A triumph for black racism

October 10, 1995|By MONA CHAREN

WASHINGTON -- There was a time in America when it was impossible to convict a white man for murdering a black. No matter how persuasive the evidence, all-white juries would produce ''nullification'' verdicts to express their contempt for blacks as a class.

With the verdict in the O.J. Simpson case, we have come full circle. A great many whites are consoling themselves by blaming the prosecution and the Los Angeles police. They are dreaming. As the comments of the jurors reveal, the prosecution never stood a chance.

If Marcia Clark had produced a videotape of the murders in progress, the defense would have argued that the filmmaker was a racist and the jury would have found ''reasonable doubt.'' The jury did not deliberate, it emoted. If the prosecution's case was so weak, why did Johnnie Cochran argue in his summation that jurors disregard the evidence?

This they clearly did. Any fair-minded person would see that Mark Fuhrman's obscene views on race matters cannot obliterate the clear evidence of the defendant's guilt -- the

motive, the violent history, the time line, the physical evidence, the scientific evidence, the conflicting alibis. This wasn't about Mr. Fuhrman. Huge majorities of black Americans told pollsters that they believed in Mr. Simpson's innocence long before Detective Fuhrman's diatribes became public.

Was the jury fair-minded? Is black America? The reaction of so many American blacks to the verdict was unseemly and offensive. There is a great deal more black racism in this country than anyone in polite society talks about. One of the jurors, a former member of the Black Panther party, gave the black-power salute following the verdict. Only a nation of fools would lull itself into believing that this was not a racially motivated and a racist verdict.

Imagine the reaction

Just imagine the reaction of the opinion elites if, after the original acquittal of the police in the Rodney King case, white Americans had celebrated and rejoiced as so many blacks did last Tuesday? In fact, huge majorities of whites expressed dismay at that verdict.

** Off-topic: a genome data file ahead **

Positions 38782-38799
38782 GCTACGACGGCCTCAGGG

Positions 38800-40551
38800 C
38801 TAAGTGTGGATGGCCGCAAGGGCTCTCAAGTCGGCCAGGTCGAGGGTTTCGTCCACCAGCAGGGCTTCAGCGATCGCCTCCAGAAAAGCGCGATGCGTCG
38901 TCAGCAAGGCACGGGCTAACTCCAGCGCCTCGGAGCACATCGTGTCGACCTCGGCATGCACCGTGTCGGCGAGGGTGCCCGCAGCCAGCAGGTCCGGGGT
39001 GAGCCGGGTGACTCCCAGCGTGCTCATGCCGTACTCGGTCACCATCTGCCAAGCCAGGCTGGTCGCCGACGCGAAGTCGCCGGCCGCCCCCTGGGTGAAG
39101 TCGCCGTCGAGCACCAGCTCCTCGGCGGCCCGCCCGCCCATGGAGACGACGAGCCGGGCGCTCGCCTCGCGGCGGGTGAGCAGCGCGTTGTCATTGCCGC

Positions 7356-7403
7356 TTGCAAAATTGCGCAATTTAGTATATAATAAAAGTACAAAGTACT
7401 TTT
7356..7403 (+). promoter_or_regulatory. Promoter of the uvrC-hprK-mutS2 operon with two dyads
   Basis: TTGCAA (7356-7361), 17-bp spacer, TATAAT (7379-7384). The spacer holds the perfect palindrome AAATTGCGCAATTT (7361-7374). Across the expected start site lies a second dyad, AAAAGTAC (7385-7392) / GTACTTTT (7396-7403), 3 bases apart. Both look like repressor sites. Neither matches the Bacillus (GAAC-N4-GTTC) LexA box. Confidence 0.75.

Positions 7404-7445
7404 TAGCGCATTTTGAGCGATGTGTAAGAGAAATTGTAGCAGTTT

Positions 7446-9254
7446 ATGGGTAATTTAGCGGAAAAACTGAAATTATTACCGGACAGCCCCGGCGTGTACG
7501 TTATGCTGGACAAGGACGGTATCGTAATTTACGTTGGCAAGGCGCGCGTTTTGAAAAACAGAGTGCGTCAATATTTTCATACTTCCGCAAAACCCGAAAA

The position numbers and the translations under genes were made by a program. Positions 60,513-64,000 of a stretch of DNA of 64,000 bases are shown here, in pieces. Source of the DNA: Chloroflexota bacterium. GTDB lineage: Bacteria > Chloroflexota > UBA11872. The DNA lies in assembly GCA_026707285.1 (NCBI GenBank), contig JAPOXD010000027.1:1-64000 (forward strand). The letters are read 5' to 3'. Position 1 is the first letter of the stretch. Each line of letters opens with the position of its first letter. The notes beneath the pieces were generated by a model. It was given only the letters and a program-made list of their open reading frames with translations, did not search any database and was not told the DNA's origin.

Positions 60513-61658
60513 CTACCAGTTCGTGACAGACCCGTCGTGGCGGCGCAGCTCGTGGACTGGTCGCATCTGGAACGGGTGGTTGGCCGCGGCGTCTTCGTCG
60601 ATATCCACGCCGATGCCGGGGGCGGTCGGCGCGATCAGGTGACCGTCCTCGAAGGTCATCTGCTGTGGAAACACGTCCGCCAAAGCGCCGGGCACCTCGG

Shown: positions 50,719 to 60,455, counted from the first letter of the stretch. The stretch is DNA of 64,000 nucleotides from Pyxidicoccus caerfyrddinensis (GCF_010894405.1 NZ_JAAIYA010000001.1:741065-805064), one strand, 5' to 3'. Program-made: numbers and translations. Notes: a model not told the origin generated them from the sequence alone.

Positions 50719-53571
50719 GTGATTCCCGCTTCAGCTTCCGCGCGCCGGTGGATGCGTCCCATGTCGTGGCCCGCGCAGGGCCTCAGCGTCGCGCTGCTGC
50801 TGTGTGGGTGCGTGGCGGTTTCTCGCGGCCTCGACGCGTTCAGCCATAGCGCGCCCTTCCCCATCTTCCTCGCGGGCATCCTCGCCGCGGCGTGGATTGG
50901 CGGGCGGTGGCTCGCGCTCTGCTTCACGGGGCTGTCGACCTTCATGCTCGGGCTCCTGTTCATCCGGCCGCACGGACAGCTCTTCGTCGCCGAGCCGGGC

This is not the first example in recent history of black juries declining to convict clearly guilty black defendants. Marion Barry, the Washington mayor caught on videotape snorting cocaine, and Damian Williams, the Los Angeles rioter who beat Reginald Denny almost to death and then performed a victory dance, were both convicted of much lesser crimes than they had been charged with. And Barry was triumphantly re-elected after a short turn in prison.

In 1990, an all-black Washington jury acquitted Darryl Smith of murder. Later, one of the jurors explained, via an anonymous note, that the jury knew Mr. Smith was guilty but ''didn't want to send any more young blackmen to jail.'' According to the Wall Street Journal, predominantly black juries in cities like the Bronx, Washington and Detroit have conviction rates far below the national average.

In 1991, a Jewish student from Australia was attacked and murdered in Brooklyn by a gang of black youths shouting ''Get the Jew.'' Before he died, Yankel Rosenbaum identified his killer as Lemrick Nelson, in whose pocket a bloody knife was found. Mr. Nelson was tried by a predominantly black jury and acquitted. Following the announcement of the verdict, the jury and the accused repaired to a local pub to celebrate together.

According to a recent poll, 84 percent of American blacks approve of the Louis Farrakhan-led ''million man march'' on Washington (to which O.J. has now been invited). That doesn't mean they approve of the leader, right? Well, the same poll reveals that only 50 percent have a negative view of Mr. Farrakhan, who described Judaism as a ''gutter religion.'' Imagine if 50 percent of whites approved of David Duke.

You bet we have a racism problem in America. But what many people are just now waking up to -- and what those pictures of African-Americans exulting in the acquittal of an obvious murderer drives home -- is that despite talk of victimization and conspiracies, large numbers of American blacks are exhilarated by anything that can be interpreted as a blow to whites.

Mona Charen is a syndicated columnist.

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